So I asked someone who knows her better. All I had to say was "Hey, about Alanna (not her real name, obviously) ... do you think.." and before I could finish my sentence she said "Yes." We chatted a bit about it, and the more she told me the more I think we are right, although she has not had confirmation from Alanna.

So, why should I care? Two reasons. First, one of my very good friends in high school was beaten by her father often. I saw her come to school with bruises that she tried to hide. She was honest with me about where she got them, so it's not like it was a mystery for me. But I never did anything about it. In fact it never occurred to me to do anything. I just listened to her and tried to have fun with her. Which is probably a good thing because it would have almost certainly made her situation worse at home if I had said anything.

Reason number two is, of course, Blair. Many of us knew that her ex had been violent with her, and had a wicked temper. However, nobody did anything about it. But really, what could we have done? We all told her not to go to his house that night, and to meet him at the restaurant. She didn't and now she is gone. Could any one of us have done something to prevent that? Not that it would have helped anything, but I'm still kicking myself for not returning her call that night.

So, I have regrets about not taking action in the past. But what could I possibly do that could make this better? Involving anyone of authority could lead to pissing her husband off, and lord knows we don't want that. And I don't really know her well enough to be able to talk with her about this, which is really none of my business. But how am I going to feel if I do nothing, pretend not to see her bruises, and she ends up severely injured, or worse?

My stomach hurts.

Thursday, April 09, 2009

More parents, less pony

My parents will be visiting for a week, which means I will not have time to ride after work. I will be able to get out and just lunge Kaswyn, but if I were to spend hours riding my parents would have a fit. Also it's nice to spend time with them and the girlies.

Since I'm only able to work Kaswyn, I asked Susan if she could lunge the other two. Unfortunately she's having a busy week at work, and said she might be able to lunge Albert. So then I asked about Fire's owner coming out to lunge him, and Susan said "I don't think she knows how to lunge."


I guess her horses have always been with a trainer and she's been an owner in the strictest sense. Not a rider or caretaker, just an owner. This will have to change. It's time for her to get involved, because I need the help and she has the time. Well, she doesn't have unlimited time but she has more free time than I do (I think) . Anyway, I don't mind teaching her how to groom, wrap legs, lunge, tack up, cool down, all that stuff, so she can help me. I imagine that she'll enjoy it. Susan said that nobody has ever taken the time to teach her, and I get the feeling that the trainer didn't want her involved.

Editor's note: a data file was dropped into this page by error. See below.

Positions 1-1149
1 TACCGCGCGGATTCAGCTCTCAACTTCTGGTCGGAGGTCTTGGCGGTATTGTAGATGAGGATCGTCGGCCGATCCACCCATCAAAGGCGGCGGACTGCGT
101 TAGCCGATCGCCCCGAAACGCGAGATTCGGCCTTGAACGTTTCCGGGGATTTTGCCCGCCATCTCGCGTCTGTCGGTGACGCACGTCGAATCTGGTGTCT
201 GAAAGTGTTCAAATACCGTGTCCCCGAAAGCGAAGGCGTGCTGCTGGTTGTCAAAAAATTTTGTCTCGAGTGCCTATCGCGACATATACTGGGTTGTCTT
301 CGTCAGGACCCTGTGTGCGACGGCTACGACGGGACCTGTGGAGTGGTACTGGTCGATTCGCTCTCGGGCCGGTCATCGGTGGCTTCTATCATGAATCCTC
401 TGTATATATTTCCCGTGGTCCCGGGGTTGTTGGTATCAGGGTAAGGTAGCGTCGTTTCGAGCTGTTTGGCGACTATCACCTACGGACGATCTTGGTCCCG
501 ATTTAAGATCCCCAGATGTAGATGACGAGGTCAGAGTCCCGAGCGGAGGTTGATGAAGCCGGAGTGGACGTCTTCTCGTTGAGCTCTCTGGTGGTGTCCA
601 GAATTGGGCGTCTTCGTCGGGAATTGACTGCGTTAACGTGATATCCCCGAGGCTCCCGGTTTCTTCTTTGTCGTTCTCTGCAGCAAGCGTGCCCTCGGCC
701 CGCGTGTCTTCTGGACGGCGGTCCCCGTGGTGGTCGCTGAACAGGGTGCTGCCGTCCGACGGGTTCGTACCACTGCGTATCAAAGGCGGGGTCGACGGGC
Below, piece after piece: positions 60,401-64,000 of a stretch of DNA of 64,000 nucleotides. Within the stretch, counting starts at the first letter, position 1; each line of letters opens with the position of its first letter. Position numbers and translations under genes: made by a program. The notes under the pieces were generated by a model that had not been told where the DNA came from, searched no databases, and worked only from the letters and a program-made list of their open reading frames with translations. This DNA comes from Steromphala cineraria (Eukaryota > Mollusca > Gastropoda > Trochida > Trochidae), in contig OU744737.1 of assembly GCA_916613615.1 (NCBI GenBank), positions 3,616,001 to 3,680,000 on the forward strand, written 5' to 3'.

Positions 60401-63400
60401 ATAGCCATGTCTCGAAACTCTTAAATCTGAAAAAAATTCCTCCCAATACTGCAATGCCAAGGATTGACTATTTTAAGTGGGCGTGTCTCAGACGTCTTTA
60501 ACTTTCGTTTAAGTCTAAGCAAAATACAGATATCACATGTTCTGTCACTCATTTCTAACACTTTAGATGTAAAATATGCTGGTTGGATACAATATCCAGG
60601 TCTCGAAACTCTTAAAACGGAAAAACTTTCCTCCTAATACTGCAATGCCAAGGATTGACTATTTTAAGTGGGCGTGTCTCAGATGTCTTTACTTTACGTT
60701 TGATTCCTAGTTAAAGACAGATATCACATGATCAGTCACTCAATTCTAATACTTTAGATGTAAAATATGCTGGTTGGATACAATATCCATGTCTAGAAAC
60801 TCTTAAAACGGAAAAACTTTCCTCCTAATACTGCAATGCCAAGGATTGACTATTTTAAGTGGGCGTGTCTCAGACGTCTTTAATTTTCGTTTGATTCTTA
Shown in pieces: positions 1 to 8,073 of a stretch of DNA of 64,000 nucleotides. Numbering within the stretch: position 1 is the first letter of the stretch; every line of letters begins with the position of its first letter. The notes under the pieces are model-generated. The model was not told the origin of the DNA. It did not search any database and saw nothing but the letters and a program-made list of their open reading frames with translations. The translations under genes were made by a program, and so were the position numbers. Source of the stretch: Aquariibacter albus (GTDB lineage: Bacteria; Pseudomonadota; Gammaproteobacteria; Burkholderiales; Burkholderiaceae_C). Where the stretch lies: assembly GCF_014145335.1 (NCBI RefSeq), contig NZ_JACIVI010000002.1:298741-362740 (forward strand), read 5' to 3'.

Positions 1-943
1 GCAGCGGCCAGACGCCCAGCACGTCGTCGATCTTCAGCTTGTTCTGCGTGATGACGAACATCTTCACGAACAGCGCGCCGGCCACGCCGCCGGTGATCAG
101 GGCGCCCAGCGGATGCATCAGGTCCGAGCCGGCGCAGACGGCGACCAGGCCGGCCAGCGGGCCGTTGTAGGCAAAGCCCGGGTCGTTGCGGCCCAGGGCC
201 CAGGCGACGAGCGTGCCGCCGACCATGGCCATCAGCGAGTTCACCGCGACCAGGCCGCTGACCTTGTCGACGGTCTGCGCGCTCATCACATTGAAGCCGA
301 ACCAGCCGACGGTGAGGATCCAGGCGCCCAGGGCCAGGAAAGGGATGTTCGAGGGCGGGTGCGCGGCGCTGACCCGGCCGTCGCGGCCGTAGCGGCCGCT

Hopefully we can meet sometime next week and discuss the plan. If she agrees, then I'll get the help I need, she'll get to learn something, and her horse will get ridden. Everybody wins!

Friday, April 03, 2009


So I was catching up on blogs I like to read, and I came across this post over at Rising Rainbow.

Full disclosure here - I didn't watch the video, and I don't think I'm going to. From what I've read it's a very scary video of a cart wreck at an Arabian show. Apparently there are comments about the video which trash Arabian horses, saying they are poorly trained or crazy or something. I don't think I will read the comments either because that will just piss me off.

Let's get one thing straight - horses, ALL BREEDS INCLUDED, are prey animals. Their best and usually only defense are their legs (horses will bite if cornered, but even then they are more apt to kick if they can). So, when they are very scared, they run. I do not care how old, how trained, how level headed, or what breed your horse is. If you scare them badly enough, they will follow their instinct run away. It's just a question of encountering that scary thing.

Arabian horses are extremely smart. Since all horses will spook, if an Arabian horse is punished for spooking they will start being afraid to be afraid. Think about this for just a second. It happens ALL THE TIME. The horse spooks at a noise, and the rider whips them or shouts. Maybe other breeds can just shrug this kind of behavior off, but Arabian horses want to please you. They try very, very hard, and they are thinking horses. So they begin to connect being fearful with being beaten. They become afraid of everything, and that is what makes people think they are crazy.

It is people who make them scared of life. If treated with understanding and allowed to build confidence, Arabian horses will be calm, enthusiastic partners who will work themselves into the ground if you ask them to. But if you beat them for being scared, beat them excessively, or otherwise punish inappropriately, 99% of them will have problems. There are very few Arabians who will turn on you and can be labeled as evil.